Conway’s position with the Vintners’ Company, however, appears tenuous. Throughout the 1620s and 1630s he failed to pay back the money owed to the Company, leaving him dependent on the support of his influential relatives to secure his future. Conway particularly relied on his kinship with Sir Edward Conway, appointed Secretary of State in England in 1623. Sir Edward wrote to Sir William Blake, “being a chief Instrument for the plantation of Ulster in Ireland”, in 1628 requesting Blake to use his connections with the Vintners’ Company to extend Conway’s lease in Londonderry. The implication being that Conway was possibly in danger of losing his estate for failing to pay Jones’s debts.

In the 1630s Conway’s position significantly improved due to the intervention of the Crown. In a case held in the court of Star Chamber it was declared that the London Companies had failed to fulfil their duties of plantation, resulting in the forfeit of all livery company estates to the Crown. By claiming these estates, King Charles I gained the power to create new and more profitable contracts for leases. The Great Parchment Book outlines these new contracts, including a new lease created for Henry Conway [ff. M6r-M7v]. Conway was granted lands in Bellaghy, including the town’s Bawn, and lands in the surrounding area. In return for these lands Conway had to build two “good and sufficient houses of timber, stone or brick in the manner and fashion of English houses”, plant “fifty young trees of oak, ash, and elm fit and likely to grow to be timber trees”, and keep five muskets, five corselets and pikes.

Henry Conway and the 1641 rebellion

On the evening of the 23 October 1641 armed rebellion broke out in Ulster. Members of the Catholic Irish gentry sought reparations for the loss of their lands to Protestant settlers, but the violence soon spread amongst the rest of the Irish Catholic population. The upheaval caused by the rebellion affected everyone in Ireland in some form, including Henry Conway. The vicar of Bellaghy, Charles Anthony, recounted that upon hearing news of the rebellion Conway persuaded all the residents of the town to retreat to the safety of his Bawn. Charles Anthony’s full account can be read on the 1641 Depositions website – MS 839, ff. 096r-097v, Deposition of Charles Anthony (12 June 1642).

It would be a mistake, however, to regard Conway as heroic. From the outset of the rebellion he denied military assistance to neighbouring towns who needed help resisting the rebels. Secret letters were also sent by Conway to rebel leaders to arrange terms of surrender. According to Robert Waringe, a resident of the nearby town of Magherafelt, Conway was in communication with Sir Pheilm O’Neill, an Irish nobleman who was one of the rebellion’s chief conspirators. They agreed that the town would surrender and in exchange the town’s inhabitants would be allowed to leave safely and Conway could retain his personal possessions. For Waringe, Conway acted “most treacherously” and “basely suffered this deponent and the rest that were protestants to be despoiled of their arms and ammunition and left all the other arms and ammunition…to the rebels” [MS 839, ff. 108r-111v, Deposition of Robert Waringe (12 August 1642)].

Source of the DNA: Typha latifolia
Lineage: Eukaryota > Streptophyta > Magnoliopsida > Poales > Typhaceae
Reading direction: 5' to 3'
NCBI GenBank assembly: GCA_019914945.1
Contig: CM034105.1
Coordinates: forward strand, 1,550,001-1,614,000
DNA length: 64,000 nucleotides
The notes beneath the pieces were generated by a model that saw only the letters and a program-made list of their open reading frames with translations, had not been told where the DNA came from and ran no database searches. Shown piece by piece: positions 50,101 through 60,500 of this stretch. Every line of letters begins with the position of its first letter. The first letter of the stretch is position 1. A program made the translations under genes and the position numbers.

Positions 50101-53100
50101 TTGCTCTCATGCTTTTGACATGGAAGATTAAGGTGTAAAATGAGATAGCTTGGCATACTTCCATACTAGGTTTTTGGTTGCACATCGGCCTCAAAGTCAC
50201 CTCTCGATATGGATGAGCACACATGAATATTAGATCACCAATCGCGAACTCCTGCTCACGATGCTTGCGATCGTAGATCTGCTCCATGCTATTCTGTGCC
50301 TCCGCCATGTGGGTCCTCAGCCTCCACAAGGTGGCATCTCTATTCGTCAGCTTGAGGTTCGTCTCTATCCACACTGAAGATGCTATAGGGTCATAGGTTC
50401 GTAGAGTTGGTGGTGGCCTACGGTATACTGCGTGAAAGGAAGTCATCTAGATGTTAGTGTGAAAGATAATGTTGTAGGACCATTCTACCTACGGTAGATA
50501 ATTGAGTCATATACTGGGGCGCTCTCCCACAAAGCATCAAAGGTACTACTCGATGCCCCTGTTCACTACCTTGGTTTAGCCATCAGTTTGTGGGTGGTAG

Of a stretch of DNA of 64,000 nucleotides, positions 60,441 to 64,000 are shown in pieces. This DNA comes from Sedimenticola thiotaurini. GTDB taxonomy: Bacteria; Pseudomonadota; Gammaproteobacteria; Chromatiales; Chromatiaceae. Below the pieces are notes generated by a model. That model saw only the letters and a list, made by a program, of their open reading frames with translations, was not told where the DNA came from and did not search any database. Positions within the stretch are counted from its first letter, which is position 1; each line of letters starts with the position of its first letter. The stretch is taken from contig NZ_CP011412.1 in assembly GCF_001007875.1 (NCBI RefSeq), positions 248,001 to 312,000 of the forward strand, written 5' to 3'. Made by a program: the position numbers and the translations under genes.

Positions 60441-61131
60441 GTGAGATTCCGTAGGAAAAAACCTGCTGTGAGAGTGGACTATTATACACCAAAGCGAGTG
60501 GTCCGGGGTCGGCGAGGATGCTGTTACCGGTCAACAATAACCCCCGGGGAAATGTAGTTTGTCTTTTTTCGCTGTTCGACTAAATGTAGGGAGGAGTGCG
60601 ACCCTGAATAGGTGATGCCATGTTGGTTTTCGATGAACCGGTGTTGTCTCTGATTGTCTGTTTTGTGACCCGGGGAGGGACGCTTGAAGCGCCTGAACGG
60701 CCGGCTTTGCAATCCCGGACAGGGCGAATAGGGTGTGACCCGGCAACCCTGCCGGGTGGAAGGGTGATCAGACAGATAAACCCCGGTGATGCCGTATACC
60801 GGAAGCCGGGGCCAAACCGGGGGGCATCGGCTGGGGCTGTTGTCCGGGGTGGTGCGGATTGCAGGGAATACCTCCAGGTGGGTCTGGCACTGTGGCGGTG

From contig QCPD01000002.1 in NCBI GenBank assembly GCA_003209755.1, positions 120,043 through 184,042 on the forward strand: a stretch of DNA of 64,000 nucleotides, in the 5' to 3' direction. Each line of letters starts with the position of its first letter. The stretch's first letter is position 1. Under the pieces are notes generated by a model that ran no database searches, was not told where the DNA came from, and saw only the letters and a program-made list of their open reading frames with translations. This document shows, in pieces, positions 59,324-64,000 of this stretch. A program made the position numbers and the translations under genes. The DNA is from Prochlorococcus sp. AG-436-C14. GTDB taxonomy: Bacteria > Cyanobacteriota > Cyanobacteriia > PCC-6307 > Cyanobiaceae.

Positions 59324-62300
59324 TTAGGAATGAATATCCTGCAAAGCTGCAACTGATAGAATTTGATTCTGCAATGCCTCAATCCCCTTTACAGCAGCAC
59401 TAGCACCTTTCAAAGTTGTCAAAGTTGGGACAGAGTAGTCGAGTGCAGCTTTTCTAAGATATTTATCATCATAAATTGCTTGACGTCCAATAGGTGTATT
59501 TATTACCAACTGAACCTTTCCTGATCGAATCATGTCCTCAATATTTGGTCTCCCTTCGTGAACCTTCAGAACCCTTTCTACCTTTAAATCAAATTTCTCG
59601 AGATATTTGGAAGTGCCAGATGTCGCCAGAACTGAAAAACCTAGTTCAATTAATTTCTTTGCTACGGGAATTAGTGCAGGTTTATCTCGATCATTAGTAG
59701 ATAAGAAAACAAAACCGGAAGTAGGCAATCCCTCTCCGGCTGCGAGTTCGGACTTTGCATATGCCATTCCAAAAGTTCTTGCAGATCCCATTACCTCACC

Refugees and the London metropolis

It is unclear where Conway and his family fled following the surrender of Bellaghy. Like many refugees, it is possible they travelled to England, Scotland, Wales or the Continent for safety and relief. Between 1641 and 1651 thousands of refugees fled to England in the wake of the Irish rebellion and subsequent Confederate Wars, with a large number fleeing specifically to London. The London metropolis was the economic and political hub of the nation, including within its environs the city of Westminster, the Royal Court, the Court of Burgesses, both Houses of Parliament, Guildhall, the Royal Exchange and the port of London. London’s political and economic importance attracted thousands of economic migrants, both foreign and domestic. Consequently, the population of the capital grew significantly during the sixteenth and early seventeenth centuries. By the 1650s London was the largest urban centre in Western Europe, with a population of around 400,000. In perspective, Norwich was the second largest city in England at this time and had a population of only around 20,000 to 30,000. London was a popular destination for wandering refugees by virtue of its size. The large migrant population in the capital made it easier for refugees to find permanent settlement, in comparison to smaller towns and villages where they would be recognised more readily as strangers and likely asked to move out of the area. The presence of Parliament was also attractive to refugees as those of a higher social status were able to petition Parliament for financial assistance.